Oh, how it must feel to have a competent guard play in Los Angeles if you’re a Lakers fan. For the majority of this season, Los Angeles touted a backcourt rotation that featured Russell Westbrook, Patrick Beverly, Dennis Schroder, Lonnie Walker, and Austin Reaves. They’ve since upgraded that rotation to D’Angelo Russell, Malik Beasley, Austin Reaves, and Dennis Schroder, with Walker falling out of the rotation.
To say it’s been a revelation might be an understatement. The Lakers have won 7 of their last 10 games. They have the 3rd-best defense post-All-Star break. They’re finally beginning to shoot the ball with commendable efficiency. And they’re right in the mix to at least compete in a play-in game this April, even with LeBron James out for an extended period of time.
The play of Anthony Davis has been absurd since the unofficial midway break of the season, averaging 25.3 points on 62% true shooting, nabbing 13 rebounds, and blocking over 2.5 shots a game. Jarred Vanderbilt has been remarkably effective at being Jarred Vanderbilt since being acquired by the Lakers. That is to say, a long, defensive-minded, rebounding-machine, weak-side deterrent, who is going to try and guard your best player on the court, Jarred Vanderbilt. And Rui Hachimura has been a solid contributor, feasting on a healthy diet of mid-range jumpers and playing commendable defense.
But without the new-and-improved Lakers guard rotation, those three would be lost in the wind. To widely varying degrees, all three of Davis, Vando, and Hachimura serve as play-finishers for these revamped Lakers. But the Lakers’ guards allow for their ecosystem to flourish. Beasley as the incumbent floor-spacer. Reaves and Schroder as secondary creators and connectors. And perhaps most importantly, the floor managing and pick-n-roll play of D-Lo.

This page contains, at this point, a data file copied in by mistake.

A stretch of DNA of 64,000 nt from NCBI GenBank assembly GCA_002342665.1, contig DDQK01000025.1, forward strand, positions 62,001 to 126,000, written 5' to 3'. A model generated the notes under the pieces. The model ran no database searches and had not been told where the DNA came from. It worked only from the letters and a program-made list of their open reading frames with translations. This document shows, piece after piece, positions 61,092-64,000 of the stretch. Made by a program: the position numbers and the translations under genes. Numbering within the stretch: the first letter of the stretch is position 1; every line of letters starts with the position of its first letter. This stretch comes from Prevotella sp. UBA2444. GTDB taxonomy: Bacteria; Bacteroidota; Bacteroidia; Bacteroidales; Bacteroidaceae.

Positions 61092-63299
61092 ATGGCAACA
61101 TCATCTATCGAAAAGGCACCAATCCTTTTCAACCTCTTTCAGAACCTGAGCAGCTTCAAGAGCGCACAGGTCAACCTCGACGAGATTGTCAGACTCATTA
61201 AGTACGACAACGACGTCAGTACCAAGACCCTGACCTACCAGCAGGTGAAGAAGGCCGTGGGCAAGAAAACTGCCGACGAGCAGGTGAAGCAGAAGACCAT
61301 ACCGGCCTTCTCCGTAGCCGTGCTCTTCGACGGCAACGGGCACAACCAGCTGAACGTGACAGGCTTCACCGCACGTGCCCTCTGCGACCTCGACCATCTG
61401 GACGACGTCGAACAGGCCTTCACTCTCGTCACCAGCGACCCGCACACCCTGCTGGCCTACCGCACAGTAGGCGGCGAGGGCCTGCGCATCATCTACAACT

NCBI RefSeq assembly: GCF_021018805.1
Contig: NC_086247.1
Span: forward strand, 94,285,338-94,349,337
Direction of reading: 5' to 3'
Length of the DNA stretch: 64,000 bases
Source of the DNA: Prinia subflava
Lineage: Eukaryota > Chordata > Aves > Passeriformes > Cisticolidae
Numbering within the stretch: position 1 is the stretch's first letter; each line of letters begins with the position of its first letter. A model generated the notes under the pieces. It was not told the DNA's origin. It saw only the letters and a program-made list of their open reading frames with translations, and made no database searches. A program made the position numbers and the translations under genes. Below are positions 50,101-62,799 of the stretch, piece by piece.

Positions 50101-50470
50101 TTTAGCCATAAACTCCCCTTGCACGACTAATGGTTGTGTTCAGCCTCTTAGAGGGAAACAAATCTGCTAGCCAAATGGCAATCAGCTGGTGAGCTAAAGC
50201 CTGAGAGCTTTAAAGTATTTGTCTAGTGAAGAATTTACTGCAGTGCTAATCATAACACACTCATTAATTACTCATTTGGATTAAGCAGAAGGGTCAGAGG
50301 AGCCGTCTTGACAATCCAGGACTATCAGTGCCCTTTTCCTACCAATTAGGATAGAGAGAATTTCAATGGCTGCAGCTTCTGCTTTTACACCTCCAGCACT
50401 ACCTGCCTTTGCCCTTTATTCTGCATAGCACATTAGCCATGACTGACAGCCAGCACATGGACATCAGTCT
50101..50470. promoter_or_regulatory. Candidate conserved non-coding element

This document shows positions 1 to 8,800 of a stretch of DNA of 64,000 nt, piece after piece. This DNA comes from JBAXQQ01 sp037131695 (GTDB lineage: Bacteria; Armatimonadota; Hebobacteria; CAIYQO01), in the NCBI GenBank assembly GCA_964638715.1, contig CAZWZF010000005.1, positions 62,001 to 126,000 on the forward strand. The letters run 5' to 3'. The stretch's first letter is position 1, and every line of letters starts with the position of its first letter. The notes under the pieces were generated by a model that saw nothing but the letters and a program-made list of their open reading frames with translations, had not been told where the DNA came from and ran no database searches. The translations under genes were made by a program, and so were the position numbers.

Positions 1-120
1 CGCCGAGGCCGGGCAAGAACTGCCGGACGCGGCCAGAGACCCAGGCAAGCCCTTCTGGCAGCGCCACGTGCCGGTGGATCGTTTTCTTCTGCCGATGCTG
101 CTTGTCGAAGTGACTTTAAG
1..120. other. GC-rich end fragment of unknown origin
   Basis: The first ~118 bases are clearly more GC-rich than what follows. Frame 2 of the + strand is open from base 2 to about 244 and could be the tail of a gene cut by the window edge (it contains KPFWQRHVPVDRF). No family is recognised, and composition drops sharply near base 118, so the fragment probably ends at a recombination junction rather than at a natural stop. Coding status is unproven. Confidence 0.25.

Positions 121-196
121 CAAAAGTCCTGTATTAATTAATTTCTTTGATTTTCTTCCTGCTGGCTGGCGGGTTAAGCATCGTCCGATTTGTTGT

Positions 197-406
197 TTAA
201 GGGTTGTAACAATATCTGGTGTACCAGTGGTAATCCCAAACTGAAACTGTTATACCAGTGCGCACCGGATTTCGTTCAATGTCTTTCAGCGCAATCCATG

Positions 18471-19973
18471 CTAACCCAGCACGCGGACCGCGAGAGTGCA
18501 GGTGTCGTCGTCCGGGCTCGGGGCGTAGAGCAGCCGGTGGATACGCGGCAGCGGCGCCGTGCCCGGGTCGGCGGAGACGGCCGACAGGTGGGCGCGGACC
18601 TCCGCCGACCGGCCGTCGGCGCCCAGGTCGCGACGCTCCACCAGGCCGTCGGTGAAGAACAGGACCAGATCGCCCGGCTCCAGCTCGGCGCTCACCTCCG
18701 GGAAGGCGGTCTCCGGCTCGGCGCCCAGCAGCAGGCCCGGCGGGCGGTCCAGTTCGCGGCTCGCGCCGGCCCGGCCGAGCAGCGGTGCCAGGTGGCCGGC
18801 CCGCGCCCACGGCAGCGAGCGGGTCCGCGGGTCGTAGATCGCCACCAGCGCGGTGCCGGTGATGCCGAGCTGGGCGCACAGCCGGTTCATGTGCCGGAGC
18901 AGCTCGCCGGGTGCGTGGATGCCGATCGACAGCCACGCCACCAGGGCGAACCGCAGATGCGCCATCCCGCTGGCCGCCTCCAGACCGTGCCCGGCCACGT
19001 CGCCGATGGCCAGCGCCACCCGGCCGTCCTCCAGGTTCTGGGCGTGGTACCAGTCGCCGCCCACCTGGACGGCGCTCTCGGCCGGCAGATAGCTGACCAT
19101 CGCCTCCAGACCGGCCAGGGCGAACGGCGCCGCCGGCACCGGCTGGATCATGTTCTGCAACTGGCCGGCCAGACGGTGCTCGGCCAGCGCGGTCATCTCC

In the end, it all comes down to space.
I recently watched the Bill Russell documentary on Netflix (would recommend it if you like hoops history as I do) and among the many things the great Russell understood, particularly on a basketball court, was that the game was simply… geometry.
More space means more room to operate. Better for offenses. At its core, that’s what these new Lakers guards provide.
Russell is shooting 47% from behind the arc on 6 attempts a night. Malik Beasley is having a down year knocking down only 33% of his threes but he’s a career 38% shooter who will get his fair share of respect from defenses. Reaves is hitting 38% of his threes this season on low volume and has been hitting 46% of them since the All-Star break.
You have to respect these guys as shooters and so, it’s much easier, geometrically, to run a pick-n-roll between Davis and Russell than it is with Westbrook in Davis’s role.
For example, a side PnR with Westbrook and Davis from February.